The Department of Agriculture, Food and the Marine (DAFM) in the Republic has said that test results on a rare breed cow in Co.Louth have confirmed it is a classical BSE case in a single animal.
Northern Ireland’s Agriculture Minister Michelle O’Neill said the incident proves the value of the robust surveillance measures that are in place and she emphasised that there is no risk to public health.
She added: “The implications for us in the north are no different today than they were before this incident. We have robust control and surveillance measures in place. We have stringent controls in meat plants and meal companies to ensure that meat and bone meal cannot get into feed. These measures ensure that beef from the north is safe to eat.
“The last confirmed case in the south was two years ago. It was handled effectively then and I have no reason to believe that this has been any different.
“I have spoken with my counterpart in the south Minister Simon Coveney and he has assured me the proper process was followed. The case was originally identified through DAFM’s on-going surveillance system. The farmer took the animal to a knackery. The correct tests were carried out and the carcase held until results came back. The animal was not presented for slaughter and did not enter the food chain.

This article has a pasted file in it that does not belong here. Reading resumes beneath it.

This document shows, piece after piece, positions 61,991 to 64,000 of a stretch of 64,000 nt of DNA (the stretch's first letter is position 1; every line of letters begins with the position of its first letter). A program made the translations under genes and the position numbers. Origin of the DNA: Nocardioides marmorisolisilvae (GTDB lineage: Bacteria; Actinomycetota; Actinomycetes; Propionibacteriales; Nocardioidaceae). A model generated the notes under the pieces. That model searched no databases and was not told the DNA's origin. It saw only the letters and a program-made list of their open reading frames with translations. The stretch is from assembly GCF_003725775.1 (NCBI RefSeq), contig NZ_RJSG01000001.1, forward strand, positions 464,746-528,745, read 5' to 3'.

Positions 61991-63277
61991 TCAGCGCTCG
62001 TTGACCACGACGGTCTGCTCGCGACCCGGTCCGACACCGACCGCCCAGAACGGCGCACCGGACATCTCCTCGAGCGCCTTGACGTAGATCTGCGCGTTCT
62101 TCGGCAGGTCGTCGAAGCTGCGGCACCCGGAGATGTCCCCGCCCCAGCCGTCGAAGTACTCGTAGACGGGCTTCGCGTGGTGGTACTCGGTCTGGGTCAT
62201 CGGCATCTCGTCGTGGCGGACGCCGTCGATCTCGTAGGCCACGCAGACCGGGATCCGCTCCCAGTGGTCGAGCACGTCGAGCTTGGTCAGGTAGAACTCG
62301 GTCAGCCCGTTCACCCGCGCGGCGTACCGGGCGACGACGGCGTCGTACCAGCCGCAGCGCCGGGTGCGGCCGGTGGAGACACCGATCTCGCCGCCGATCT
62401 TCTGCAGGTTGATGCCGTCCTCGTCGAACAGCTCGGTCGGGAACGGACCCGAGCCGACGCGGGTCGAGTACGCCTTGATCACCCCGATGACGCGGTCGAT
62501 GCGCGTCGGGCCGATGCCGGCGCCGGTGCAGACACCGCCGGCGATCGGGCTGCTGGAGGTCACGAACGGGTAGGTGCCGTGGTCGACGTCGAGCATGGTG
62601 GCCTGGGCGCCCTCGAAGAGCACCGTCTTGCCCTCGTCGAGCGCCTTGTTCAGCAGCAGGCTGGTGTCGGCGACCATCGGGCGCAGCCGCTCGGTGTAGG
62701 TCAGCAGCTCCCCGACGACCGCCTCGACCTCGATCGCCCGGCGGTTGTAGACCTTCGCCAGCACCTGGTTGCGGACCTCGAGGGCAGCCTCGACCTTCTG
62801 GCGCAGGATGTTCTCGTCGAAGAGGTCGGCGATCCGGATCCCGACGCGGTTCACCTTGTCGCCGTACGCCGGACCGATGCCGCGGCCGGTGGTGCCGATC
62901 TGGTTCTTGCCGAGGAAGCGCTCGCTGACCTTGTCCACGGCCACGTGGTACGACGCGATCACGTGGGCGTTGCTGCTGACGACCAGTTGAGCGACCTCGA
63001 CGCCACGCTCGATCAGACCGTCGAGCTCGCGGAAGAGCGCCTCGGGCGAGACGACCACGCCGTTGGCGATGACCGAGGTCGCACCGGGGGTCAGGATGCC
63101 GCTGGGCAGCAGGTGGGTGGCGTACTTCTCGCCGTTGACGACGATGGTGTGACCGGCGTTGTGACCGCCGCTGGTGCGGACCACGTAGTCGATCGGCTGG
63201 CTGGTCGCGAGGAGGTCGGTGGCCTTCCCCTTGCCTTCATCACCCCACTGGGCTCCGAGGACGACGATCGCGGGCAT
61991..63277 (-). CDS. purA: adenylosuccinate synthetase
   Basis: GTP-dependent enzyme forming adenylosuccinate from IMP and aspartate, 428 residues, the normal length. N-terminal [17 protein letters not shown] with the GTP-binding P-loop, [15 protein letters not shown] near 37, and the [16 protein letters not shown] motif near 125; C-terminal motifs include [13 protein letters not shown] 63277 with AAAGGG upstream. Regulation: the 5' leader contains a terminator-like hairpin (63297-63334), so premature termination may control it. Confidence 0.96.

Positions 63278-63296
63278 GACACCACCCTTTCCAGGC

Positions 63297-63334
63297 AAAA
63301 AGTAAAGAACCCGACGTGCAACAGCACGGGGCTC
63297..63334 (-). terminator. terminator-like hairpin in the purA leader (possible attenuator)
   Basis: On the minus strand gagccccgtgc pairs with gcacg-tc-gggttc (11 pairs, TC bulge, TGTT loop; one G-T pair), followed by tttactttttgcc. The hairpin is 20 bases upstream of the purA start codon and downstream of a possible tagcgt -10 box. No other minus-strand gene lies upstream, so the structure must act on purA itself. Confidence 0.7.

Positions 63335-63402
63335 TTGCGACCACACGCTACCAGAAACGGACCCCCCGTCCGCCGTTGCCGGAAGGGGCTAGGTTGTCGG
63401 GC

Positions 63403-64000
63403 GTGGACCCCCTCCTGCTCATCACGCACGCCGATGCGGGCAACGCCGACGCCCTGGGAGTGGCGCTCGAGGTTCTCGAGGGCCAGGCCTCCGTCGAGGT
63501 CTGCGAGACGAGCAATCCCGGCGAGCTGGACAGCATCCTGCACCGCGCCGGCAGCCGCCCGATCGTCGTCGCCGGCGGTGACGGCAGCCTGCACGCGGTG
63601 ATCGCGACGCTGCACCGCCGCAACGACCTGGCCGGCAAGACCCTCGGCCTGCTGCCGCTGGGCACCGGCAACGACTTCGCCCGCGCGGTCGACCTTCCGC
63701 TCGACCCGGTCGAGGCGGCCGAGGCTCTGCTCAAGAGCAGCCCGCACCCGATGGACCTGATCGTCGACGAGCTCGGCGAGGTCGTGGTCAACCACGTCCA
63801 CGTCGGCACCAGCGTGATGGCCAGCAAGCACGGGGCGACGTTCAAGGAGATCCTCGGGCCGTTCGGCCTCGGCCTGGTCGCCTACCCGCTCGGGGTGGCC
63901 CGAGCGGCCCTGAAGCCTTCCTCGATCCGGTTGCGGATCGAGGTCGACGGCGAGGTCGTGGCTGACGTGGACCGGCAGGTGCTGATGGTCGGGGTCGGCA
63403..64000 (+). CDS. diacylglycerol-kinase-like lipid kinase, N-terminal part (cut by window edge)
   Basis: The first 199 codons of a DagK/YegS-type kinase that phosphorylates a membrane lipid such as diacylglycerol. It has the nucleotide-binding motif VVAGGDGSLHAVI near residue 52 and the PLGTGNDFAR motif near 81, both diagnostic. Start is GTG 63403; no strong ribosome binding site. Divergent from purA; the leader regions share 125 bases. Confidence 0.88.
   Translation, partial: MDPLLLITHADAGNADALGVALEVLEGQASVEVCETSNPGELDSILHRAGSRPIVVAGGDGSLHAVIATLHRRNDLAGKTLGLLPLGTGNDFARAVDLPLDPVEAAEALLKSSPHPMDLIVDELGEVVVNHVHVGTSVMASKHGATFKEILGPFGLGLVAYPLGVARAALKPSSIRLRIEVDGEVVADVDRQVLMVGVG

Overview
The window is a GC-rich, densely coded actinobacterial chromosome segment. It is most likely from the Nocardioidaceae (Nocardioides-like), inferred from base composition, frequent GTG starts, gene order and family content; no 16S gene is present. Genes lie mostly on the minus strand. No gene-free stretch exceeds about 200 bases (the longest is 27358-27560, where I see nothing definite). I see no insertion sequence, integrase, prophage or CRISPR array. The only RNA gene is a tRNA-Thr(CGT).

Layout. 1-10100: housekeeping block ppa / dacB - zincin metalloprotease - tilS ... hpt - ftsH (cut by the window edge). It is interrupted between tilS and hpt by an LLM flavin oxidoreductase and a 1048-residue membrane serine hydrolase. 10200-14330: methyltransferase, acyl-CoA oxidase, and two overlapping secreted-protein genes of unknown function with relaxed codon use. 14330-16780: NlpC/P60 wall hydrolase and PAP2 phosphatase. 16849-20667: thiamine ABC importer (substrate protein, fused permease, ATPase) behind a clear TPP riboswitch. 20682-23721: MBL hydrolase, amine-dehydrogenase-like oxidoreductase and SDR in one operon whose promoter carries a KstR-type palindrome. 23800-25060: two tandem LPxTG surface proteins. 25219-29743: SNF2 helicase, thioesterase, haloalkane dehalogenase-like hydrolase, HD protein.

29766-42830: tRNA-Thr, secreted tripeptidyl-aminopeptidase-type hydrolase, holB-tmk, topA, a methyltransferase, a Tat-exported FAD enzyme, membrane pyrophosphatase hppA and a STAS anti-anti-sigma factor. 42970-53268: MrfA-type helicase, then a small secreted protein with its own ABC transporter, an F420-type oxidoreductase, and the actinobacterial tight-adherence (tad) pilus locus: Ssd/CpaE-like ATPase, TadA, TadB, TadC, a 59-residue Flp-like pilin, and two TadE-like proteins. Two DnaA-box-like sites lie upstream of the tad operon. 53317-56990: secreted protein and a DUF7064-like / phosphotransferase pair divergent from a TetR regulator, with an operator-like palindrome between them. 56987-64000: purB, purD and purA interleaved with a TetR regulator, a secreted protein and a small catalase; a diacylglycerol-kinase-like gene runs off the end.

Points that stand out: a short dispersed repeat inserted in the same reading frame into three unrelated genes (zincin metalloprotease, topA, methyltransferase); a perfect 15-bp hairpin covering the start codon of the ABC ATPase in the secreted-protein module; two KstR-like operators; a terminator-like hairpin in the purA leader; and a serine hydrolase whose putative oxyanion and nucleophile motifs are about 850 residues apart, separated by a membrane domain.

“The authorities in the south have carried out a detailed investigation of this incident. This investigation has not identified anything to distinguish this case from the others of classical BSE that have been seen throughout Europe and elsewhere. The investigation has also ruled out vertical transmission as a factor in this case.
“The public can remain confident that we are constantly vigilant and that controlled systems are in place to ensure that only safe, high-quality beef enters our food chain. My department has been communicating directly with key stakeholders across the industry to provide this reassurance.”
Chief Veterinary Officer, Robert Huey said: “The detection of this BSE case in the south proves the robust and rigorous controls on BSE surveillance – required under EU Regulations - are effective in identifying issues as early as possible. These measures are further bolstered in the north by checks and controls within meat plants which prevent infected tissues from entering the food chain and by regular sampling of animal feed. Our beef remains a quality product and safe to eat.”